House Dems Lay The Groundwork For Obtaining Donald Trump’s Tax Returns

Rep. John Lewis, D-Ga., joined at left by Rep. Sander Levin, D-Mich., makes a point as the House Ways and Means Committee continues its debate over the Republican tax reform package, on Capitol Hill in Washington, Wednesday, Nov. 8, 2017. (AP Photo/J. Scott Applewhite)
J. Scott Applewhite/AP

House Democrats began Thursday the careful process of creating an official record for why they should be allowed to see President Donald Trump’s tax returns. 

Democrats first move toward obtaining the Trump tax returns came at a Ways and Means subcommittee hearing ostensibly devoted to a portion of a new legislative package that would force presidential and vice presidential candidates to disclose 10 years of their tax returns.

But, expecting a vigorous fight with White House that will likely wind up in federal court, Democrats on the House Ways and Means Committee spent the afternoon piecing together a legal and political argument for their right to obtain the highly sought tax returns.

Using hearing testimony from expert witnesses, Democrats on the committee argued that tax law gives Ways and Means the right to make the request for the tax returns, and that Congress would be exercising a legitimate use of its oversight function by seeking them from Treasury Secretary Steve Mnuchin.

“In other words, we will ask the question: Does the public have the need to know that a person seeking or holding the highest office in the country obeys the tax laws?” said subcommittee chair John Lewis (D-GA) at the hearing.

Experts and former congressional investigators told TPM this week that the hearing could be used in a later, anticipated court case over the request to establish a “legitimate purpose” on the part of Congress to ask for the returns.

“I don’t see any wiggle room in the statute to refuse the request,” said UVA law professor and former Democratic joint committee on taxation staffer George Yin, a committee witness. “Should the secretary refuse, we would be in uncharted territory.”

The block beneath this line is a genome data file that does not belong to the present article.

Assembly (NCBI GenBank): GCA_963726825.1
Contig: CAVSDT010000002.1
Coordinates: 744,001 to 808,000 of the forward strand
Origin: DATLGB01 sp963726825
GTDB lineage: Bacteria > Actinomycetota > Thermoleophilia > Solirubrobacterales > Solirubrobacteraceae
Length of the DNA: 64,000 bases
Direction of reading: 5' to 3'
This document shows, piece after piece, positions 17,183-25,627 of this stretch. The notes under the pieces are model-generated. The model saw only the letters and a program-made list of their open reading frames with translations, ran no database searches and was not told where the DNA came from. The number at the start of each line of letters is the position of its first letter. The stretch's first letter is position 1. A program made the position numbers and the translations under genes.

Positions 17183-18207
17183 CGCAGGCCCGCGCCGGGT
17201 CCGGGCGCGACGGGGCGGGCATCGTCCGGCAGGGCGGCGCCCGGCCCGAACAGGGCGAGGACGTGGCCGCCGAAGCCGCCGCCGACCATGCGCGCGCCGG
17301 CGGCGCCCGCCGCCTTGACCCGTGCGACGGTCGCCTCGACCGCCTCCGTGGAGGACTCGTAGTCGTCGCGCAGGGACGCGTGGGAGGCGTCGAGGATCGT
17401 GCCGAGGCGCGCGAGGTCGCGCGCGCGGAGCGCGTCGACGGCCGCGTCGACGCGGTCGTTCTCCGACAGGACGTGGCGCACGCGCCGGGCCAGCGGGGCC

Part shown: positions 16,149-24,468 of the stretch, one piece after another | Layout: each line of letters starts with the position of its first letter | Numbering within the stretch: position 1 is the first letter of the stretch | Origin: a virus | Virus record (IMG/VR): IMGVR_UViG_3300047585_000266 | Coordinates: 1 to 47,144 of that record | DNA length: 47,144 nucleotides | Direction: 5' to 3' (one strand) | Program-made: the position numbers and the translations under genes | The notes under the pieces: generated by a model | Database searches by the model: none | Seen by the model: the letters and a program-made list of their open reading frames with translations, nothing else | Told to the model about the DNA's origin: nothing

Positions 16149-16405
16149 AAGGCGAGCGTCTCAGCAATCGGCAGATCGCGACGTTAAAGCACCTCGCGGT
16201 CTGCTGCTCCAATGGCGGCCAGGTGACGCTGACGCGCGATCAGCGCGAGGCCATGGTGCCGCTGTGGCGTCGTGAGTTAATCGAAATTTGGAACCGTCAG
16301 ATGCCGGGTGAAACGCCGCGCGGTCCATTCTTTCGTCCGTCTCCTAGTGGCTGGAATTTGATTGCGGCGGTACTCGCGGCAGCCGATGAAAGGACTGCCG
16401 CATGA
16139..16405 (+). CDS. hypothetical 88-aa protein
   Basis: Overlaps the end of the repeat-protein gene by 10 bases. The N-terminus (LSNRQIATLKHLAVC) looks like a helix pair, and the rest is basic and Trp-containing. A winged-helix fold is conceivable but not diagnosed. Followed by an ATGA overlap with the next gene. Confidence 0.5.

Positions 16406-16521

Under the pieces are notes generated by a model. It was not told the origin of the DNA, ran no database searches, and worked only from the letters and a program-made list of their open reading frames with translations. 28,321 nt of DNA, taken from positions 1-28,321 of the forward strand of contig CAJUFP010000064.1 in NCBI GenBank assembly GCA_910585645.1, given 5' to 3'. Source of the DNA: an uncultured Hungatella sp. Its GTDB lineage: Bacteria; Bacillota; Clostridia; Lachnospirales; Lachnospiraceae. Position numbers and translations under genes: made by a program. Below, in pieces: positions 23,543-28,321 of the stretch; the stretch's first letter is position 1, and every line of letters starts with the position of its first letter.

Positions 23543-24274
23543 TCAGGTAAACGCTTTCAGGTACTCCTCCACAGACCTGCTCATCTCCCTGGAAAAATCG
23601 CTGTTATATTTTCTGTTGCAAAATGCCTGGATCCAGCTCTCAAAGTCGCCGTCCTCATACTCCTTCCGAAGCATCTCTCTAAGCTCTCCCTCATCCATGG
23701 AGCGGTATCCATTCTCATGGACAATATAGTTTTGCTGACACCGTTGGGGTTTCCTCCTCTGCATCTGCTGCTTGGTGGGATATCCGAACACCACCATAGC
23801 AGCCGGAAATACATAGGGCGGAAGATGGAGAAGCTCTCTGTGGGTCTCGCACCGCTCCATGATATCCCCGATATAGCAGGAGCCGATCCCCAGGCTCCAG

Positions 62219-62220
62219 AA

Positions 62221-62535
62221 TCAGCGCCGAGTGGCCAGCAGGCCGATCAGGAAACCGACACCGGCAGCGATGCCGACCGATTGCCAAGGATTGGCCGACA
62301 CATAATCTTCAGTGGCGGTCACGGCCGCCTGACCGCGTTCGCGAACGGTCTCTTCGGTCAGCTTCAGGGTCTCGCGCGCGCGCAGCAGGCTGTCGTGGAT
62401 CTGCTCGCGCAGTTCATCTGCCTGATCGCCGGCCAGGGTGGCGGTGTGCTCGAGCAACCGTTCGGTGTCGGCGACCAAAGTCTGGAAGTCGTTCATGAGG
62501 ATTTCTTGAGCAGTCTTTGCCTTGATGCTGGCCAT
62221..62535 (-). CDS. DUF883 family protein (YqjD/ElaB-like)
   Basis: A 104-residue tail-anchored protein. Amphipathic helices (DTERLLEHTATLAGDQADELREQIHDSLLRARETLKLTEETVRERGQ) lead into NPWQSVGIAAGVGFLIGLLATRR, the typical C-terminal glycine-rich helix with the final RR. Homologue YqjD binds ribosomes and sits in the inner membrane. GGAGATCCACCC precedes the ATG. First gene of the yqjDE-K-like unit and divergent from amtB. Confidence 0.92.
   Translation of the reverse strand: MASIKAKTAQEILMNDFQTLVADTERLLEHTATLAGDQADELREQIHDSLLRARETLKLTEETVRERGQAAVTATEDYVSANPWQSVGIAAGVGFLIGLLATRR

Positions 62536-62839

He added to the members of Congress that if the case goes to court, previous law “indicate[s] that Congress must act with a legitimate legislative purpose, meaning a purpose in line with its congressional responsibilities.”

Joseph Thorndike, director of the Tax History Project, argued at the hearing that the last time the committee gained access to a president’s tax returns – involving Richard Nixon – it revealed possible malfeasance on the part of the IRS.

“Nixon’s returns had been audited twice,” Thorndike said, with the IRS giving Nixon a complimentary note after the first audit.

The second audit, conducted with the committee, found unpaid back taxes of nearly $480,000.

“That episode underscored a key question: can we rely on the IRS to fairly and impartially enforce the tax laws” when it comes to a sitting President?

Republicans tried to steer the debate towards whether the raw returns themselves will be disclosed to the public – an unlikely eventuality that is separate from what is likely to be the committee’s request.

At one point, Rep. Suzan Delbene (D-WA), asked a witness – former Republican joint tax committee general counsel Ken Keis – whether he would have “advised Republicans to release taxpayer information in 2014.” Delbene was referring to an episode in the 2014 IRS targeting investigation, where the committee, under the leadership of Paul Ryan, requested and disclosed the returns of 51 taxpayers.

“No, I would not have advised them to do that,” Keis said.

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